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 “...the meticulous observation of these photographs reveals gears and numbers. What we believed to be natural proves to be a didactic mechanism and representation, powerfully revealing the way one man interpreted the natural world in his own time, with all its psychological burden, its subjectivity and otherness.”







The work of Linarejos Moreno (Madrid 1974) has developed as an apparatus for interrogating Modernity through the liminal scenarios that the gradual globalization of European industrial capitalism has left in its wake. Her family’s connection with the world of manufacturing has undoubtedly determined the course of her artistic investigation. The laboratory of her initiation was indeed the spaces and machinery of Spanish industry and the political and social consequences of its decline since the economic crisis of 2007. However, Linarejos privileges the evolving aspect of the work and its reinventive power over the spaces of memory that the latter constructs. Just like ruins that, in their fragmentary embodiment, are wrenched out of their original use, materializing, in the words of Georg Simmel as perspective – as places of the imagination – and not as a romantic reference to a forsaken past. In this sense, the subjectivity in Linarejos’s work emerges as a strategy of resistance to the reification characteristic of capitalist societies and as a social response to a Modernity that has already revealed its dark side.


In 2009, Linarejos came across the 19th-century botanical models held in the scientific cabinets belonging to Madrid’s historical institutes. Intrigued by the way these objects straddled artistic and scientific terrain, and by the ludic universe that reveals itself through a system of hinges, gears, hooks and acronyms, Linarejos embarked upon one of the two projects included in this exhibition: Art Forms in Mechanism. This took shape through a series of linked experiments: first, the appropriation of the introductory text to Urformen der Kunst (Art Forms in Nature), Karl Blossfeldt’s celebrated book of botanical photographs dating from 1928, in which Linarejos replaced the word “nature” with “mechanism.” Secondly, using the same scientific systematization and uniformity of frames, borders and backgrounds that characterize Blossfeldt’s photographs, Linarejos compiled a photographic record of the botanical models. Their subsequent materialization in vast enlargements printed on sackcloth reveals how the models, despite their supposed objectivity, did not offer a scientific approximation of nature but rather the interpretation of the natural world that humanity once made.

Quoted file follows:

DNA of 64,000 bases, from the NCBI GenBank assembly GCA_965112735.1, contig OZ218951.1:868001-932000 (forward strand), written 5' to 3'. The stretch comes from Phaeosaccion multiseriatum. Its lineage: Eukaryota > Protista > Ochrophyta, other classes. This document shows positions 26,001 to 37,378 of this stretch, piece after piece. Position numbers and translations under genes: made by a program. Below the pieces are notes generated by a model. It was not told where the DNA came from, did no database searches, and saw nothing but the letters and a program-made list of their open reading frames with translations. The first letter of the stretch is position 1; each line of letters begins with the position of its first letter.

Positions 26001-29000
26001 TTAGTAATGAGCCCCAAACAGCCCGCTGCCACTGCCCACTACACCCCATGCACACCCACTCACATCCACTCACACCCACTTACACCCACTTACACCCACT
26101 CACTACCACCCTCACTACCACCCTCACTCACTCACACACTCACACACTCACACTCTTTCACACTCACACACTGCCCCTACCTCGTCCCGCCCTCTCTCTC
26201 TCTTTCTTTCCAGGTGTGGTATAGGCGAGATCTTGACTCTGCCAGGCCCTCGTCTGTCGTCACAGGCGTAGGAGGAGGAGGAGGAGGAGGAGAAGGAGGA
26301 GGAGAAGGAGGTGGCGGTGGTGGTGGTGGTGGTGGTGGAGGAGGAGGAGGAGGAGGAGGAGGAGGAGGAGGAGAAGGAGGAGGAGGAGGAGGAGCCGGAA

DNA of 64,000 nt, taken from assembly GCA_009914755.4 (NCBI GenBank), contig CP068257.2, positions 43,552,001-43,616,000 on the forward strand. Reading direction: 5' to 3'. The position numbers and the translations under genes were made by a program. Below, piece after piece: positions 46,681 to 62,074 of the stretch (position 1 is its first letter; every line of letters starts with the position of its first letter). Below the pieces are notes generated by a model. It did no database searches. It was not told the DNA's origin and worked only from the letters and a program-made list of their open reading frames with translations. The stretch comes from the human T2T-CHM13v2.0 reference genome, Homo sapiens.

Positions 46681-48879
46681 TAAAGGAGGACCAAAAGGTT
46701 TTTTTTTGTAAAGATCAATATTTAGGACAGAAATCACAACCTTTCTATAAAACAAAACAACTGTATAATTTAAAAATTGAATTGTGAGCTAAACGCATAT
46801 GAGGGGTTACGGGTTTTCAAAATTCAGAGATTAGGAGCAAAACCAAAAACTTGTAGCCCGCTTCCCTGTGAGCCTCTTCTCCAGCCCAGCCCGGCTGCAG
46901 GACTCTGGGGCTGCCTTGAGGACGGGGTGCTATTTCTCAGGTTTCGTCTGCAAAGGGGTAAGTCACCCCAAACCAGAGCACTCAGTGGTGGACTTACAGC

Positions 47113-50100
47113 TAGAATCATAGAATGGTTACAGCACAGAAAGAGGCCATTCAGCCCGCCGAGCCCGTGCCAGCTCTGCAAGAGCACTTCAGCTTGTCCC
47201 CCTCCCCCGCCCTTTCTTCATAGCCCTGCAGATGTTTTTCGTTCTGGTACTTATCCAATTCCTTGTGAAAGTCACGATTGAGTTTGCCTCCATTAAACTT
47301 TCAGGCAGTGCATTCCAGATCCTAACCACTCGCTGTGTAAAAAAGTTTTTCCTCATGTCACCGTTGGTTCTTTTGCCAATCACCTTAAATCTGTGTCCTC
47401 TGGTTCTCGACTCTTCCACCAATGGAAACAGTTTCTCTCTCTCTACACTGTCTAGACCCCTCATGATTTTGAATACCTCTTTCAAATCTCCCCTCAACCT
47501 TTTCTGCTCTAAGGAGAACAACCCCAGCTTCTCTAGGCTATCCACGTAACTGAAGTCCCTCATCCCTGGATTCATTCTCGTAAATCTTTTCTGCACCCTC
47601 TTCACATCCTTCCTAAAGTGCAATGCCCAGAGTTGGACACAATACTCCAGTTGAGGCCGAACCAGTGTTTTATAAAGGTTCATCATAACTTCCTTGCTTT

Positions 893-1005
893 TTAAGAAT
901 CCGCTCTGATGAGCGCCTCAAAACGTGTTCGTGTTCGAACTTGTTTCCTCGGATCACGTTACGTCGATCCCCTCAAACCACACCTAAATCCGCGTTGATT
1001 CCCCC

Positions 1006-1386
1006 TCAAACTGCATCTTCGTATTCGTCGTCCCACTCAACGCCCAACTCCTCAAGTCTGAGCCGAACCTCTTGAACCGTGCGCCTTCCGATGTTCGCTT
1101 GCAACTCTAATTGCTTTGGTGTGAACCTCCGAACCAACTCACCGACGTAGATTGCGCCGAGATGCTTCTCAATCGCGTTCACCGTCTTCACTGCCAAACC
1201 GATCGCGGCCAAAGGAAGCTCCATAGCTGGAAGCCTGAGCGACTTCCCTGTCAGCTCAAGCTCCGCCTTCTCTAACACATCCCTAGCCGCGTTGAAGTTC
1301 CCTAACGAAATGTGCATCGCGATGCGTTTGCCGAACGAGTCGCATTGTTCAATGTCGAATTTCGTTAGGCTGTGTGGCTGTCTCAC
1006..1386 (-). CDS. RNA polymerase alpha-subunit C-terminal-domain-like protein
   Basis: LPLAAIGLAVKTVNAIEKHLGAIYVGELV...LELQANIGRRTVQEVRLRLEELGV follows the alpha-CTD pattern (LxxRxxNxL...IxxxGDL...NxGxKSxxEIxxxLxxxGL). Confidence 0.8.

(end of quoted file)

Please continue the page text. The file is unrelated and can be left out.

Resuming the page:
The collaborative project Tabularia, from which this exhibition takes its name, was born out of the encounter between art and architectural historian Fabiola López-Durán and Linarejos when the latter moved to the United States in 2011, after being awarded a Fulbright grant. With the goal of exploring the terrain shared by art and science, the project interrogates the apparently mutually exclusive notions of subjectivity and objectivity, fiction and reality, culture and nature, which have been generally attributed to this duo. Tabularia links academic research and artistic output, and begins with this first laboratory in which Linarejos includes a photograph of the studio of the police officer and founder of anthropometric identification, Alphonse Bertillon, taken from the archives of the Paris prefecture, alongside her own archive of artifice and imagination. The ultimate goal of this project is to trace the lines that intimately connect artistic and scientific representations to the political and social lives of its creators, which both shape, and are shaped, by the world around them.


FABIOLA LÓPEZ DURAN. Introduction to the inaugural exhibition of PHotoEspaña PHE16 International Photography Festival, Real Jardín Botánico de Madrid. CSIC: Linarejos Moreno, Tabularia. Laboratorios de Ciencia e imaginación, 2016. The text was included in the artist’s book Linarejos Moreno, Art Forms in Mechanism. Madrid: Editorial Turpín 2017.



Through her photographic art, Linarejos Moreno restores the aura of obsolete objects or ruins, using the very means by which Walter Benjamin predicted the decline of art’s singular presence or “aura” in the past. Thus, resisting photography’s role in the reproduction and mass dissemination of the “cult” image, Linarejos Moreno creates photographic works that take on a unique tactile presence, at times extending into viewer’s space through stunning “mis en scenes”. More importantly, the artist shares with Benjamin a keen interest in photography’s uncanny capacity to capture unseen by the naked eye, as her images unleash what the philosopher called the medium’s “optical unconscious”. Through the present work, Art Forms in Mechanism, Linarejos Moreno depicts the mechanical underpinnings in the design of XIX century botanical models, revealing an entire era’s mechanistic vision of nature like a repressed memory released in consciousness.


SURPIK ANGELINI, Text included in the artist’s book Linarejos Moreno, Art Forms in Mechanism. Madrid: Editorial Turpín 2017.

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